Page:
Woody Allen, Mia Farrow, Nick Apollo Forte, Gerald Schoenfeld, Craig Vandenburgh, Herb Reynolds, Edwin Bordo, Gina DeAngelis, Paul Grego, Frank Renzulli, Sandy Baron, Corbett Monica, Jackie Gayle, Morty Gunty, Will Jordan, Howard Storm, Jack Rollins, Milton Berle, Howard Cosell, Joe Franklin
Danny Rose (Woody Allen) is a manager of artists, and although he's not very successful, he nevertheless goes out of his way to help his acts. So when Lou Canova (Nick Apollo Forte), a singer who has a chance of making a comeback, asks Danny to help him with a problem, Danny helps him. The problem is that Lou is married but wants his mistress Tina (Mia Farrow) to be at his concerts. Danny agrees to be a beard in being Tina's date, but what he doesn't know is that Tina has casual mob ties, and when he is mistaken for Tina's lover, he becomes the target of the mob.
After the extraordinary (success of) "Zelig", Woody Allen came back with another black and white film that is quite brilliant.
In fact, "Broadway Danny Rose" is a charming, sweet and pretty funny film, and even though is not Allen's best, nor his funniest, the film's warmth captures the audience immediately.
When compared with most of Allen's filmography, there are a few things that stand out because different. First, I believe this is Woody's first picture with no criticism to the American society, even though it makes a huge satire, and teases careerism in show business.
Secondly, the character. Danny Rose is not the typical guy usually written and portrayed by Allen. He is a poor jew who knows what feeling guilty feels like, he believes in redemption and forgiveness - like his uncle Sidney used to say -, but at the same time sacrifices himself for what or who he believes in. There's still neurotic cynicism in everything he does, but there's also something more.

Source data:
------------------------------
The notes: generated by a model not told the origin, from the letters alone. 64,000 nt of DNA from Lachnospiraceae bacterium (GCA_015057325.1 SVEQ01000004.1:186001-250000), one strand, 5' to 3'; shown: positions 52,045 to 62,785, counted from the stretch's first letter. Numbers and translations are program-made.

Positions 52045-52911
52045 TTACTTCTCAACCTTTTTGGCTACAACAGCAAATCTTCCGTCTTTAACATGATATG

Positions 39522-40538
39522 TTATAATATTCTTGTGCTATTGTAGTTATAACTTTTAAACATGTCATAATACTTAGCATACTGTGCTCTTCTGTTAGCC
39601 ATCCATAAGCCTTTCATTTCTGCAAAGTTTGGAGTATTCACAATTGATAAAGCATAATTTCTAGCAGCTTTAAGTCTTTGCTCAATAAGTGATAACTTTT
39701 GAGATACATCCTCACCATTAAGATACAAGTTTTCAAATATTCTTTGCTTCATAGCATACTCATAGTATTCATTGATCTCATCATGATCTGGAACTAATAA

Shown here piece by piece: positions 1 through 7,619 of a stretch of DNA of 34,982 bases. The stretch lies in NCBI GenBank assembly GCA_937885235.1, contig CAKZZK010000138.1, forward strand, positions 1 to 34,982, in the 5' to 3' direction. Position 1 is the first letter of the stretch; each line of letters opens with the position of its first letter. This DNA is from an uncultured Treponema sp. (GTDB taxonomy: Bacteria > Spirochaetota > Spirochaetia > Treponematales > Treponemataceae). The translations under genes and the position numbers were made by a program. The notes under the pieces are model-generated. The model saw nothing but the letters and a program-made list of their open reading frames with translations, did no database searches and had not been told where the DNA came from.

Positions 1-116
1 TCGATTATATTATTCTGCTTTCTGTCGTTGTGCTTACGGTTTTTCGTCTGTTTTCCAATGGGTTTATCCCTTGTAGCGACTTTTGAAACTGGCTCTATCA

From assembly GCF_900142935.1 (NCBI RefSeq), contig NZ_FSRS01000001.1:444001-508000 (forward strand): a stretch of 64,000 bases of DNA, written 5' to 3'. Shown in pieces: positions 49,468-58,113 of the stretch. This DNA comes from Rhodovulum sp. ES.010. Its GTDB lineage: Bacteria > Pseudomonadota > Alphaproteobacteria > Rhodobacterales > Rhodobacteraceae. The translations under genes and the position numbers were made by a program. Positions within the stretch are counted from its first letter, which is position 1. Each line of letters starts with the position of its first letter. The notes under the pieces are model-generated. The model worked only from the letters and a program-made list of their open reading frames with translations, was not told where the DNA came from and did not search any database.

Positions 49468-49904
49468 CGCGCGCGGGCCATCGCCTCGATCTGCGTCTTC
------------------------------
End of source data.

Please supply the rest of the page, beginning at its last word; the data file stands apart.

One of the great things about the film is Allen's choice of a narrator: a group of real-life show business comedians and agents (Sandy Baron, Corbett Monica, Morty Gunty) having lunch.
"Broadway Danny Rose" also has some memorable quote and remarkable comical situations such as Allen and Mia Farrow wriggling their way out of some ropes tying them together. Or the pathetic Thanksgiving party with Danny Rose's losers. Clients, I'm sorry, I meant clients.
As mentioned before, this is another one of those films where Woody Allen has used a gorgeous and inspired black and white photography from Gordon Willis, maybe to convince the audience the film is classic material. Well, maybe it is.
The film relies almost completely on the chemistry between Woody Allen and Mia Farrow, instead of using the performances of a great cast. That doesn't mean the two leads doesn't do good. Allen does his thing and he's hilarious as usual, but Mia Farrow gives one of the strongest performances of her career, arguably her best one. Nick Apollo Forte was the perfect cast for Lou Canova.
"You know what my philosophy of life is? That it's important to have some laughs, but you gotta suffer a little too, because otherwise you miss the whole point to life." - Danny Rose